The Bone-Adipose Axis in Obesity and Weight Loss
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- Gómez-Ambrosi, J., Rodríguez, A., Catalán, V. et al. OBES SURG (2008) 18: 1134. doi:10.1007/s11695-008-9548-1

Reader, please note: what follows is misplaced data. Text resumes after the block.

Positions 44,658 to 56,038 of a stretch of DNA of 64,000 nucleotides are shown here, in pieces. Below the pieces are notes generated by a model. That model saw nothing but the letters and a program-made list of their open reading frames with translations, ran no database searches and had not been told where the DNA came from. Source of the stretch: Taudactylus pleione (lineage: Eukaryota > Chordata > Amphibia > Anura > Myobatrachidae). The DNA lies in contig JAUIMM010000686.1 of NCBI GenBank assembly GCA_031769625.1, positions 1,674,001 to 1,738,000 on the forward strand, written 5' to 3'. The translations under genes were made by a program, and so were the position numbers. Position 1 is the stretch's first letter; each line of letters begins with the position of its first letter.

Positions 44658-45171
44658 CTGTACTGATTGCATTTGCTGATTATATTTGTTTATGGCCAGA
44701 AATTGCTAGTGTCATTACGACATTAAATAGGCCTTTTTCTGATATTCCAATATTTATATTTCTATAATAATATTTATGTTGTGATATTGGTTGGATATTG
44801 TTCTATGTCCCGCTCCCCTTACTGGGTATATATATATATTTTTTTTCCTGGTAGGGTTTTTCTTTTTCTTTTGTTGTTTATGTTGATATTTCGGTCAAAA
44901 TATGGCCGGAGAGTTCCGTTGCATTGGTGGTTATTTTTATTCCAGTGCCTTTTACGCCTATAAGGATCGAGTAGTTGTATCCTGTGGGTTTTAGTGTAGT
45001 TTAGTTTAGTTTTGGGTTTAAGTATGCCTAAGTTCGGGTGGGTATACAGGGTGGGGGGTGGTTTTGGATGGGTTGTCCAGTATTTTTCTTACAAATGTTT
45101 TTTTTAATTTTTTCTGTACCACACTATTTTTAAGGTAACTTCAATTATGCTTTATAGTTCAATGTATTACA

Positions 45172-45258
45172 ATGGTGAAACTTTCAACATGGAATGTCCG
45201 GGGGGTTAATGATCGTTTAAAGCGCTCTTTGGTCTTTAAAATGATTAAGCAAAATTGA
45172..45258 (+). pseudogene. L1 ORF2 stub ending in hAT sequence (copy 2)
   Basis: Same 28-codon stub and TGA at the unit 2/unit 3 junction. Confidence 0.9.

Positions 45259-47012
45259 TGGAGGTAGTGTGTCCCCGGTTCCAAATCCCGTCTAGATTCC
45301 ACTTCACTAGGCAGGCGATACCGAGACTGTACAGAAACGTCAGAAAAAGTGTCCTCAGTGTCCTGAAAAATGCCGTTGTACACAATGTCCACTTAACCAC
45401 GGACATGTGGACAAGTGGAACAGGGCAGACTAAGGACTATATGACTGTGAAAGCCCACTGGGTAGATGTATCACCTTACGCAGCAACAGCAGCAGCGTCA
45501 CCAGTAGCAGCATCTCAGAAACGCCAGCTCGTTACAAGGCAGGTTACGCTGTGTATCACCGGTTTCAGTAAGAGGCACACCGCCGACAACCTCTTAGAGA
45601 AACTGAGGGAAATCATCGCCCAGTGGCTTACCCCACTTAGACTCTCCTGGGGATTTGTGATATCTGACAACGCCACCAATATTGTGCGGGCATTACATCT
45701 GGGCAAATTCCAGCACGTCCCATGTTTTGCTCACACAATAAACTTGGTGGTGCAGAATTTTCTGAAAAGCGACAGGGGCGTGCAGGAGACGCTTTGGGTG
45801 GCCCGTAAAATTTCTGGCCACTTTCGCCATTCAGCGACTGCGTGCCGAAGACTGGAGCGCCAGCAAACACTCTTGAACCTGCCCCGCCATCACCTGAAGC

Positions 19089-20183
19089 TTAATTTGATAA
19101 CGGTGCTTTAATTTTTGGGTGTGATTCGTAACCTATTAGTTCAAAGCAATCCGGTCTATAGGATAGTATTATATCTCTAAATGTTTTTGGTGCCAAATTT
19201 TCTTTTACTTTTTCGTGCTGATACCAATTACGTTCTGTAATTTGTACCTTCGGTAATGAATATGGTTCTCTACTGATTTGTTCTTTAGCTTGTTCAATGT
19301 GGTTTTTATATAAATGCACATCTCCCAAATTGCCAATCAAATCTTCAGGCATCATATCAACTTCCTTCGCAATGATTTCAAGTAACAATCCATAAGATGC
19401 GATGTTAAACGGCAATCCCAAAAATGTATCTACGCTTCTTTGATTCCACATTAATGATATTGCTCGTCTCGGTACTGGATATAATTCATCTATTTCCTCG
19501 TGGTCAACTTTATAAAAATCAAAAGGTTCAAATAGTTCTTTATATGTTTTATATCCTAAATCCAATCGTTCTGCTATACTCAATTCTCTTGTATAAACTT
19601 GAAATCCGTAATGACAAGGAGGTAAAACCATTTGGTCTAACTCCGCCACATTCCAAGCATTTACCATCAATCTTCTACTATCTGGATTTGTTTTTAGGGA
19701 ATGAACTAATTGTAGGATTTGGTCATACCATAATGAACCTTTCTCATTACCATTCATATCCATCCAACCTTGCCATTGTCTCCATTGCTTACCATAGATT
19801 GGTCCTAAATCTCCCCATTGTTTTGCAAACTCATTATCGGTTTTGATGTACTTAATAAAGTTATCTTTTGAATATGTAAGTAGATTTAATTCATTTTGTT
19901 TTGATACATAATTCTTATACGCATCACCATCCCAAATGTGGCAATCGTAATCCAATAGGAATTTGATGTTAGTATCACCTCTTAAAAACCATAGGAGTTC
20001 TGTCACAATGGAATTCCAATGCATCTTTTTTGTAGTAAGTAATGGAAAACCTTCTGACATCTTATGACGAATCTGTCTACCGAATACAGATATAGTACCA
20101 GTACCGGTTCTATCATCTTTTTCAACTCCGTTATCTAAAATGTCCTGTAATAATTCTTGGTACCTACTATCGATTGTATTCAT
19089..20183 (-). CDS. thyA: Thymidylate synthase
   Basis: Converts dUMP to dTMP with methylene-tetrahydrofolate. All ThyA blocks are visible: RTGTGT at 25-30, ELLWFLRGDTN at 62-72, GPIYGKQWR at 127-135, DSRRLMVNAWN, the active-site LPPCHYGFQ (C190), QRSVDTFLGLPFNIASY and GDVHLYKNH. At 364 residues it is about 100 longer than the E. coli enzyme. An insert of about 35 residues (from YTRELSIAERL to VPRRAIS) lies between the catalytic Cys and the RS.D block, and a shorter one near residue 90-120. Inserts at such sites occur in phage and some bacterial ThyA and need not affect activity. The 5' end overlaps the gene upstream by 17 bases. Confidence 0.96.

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Body fat and lean mass are correlated with bone mineral density, with obesity apparently exerting protection against osteoporosis. The pathophysiological relevance of adipose tissue in bone integrity resides in the participation of adipokines in bone remodeling through effects on deposition and resorption. On the other hand, the skeleton has recently emerged as an endocrine organ with effects on body weight control and glucose homeostasis through the actions of bone-derived factors such as osteocalcin and osteopontin. The cross-talk between adipose tissue and the skeleton constitutes a homeostatic feedback system with adipokines and molecules secreted by osteoblasts and osteoclasts representing the links of an active bone–adipose axis. Given the impact of bariatric surgery on absorption and the adipokine secretory pattern, to focus on the changes taking place following surgical-induced weight loss on this dynamic system merits detailed consideration.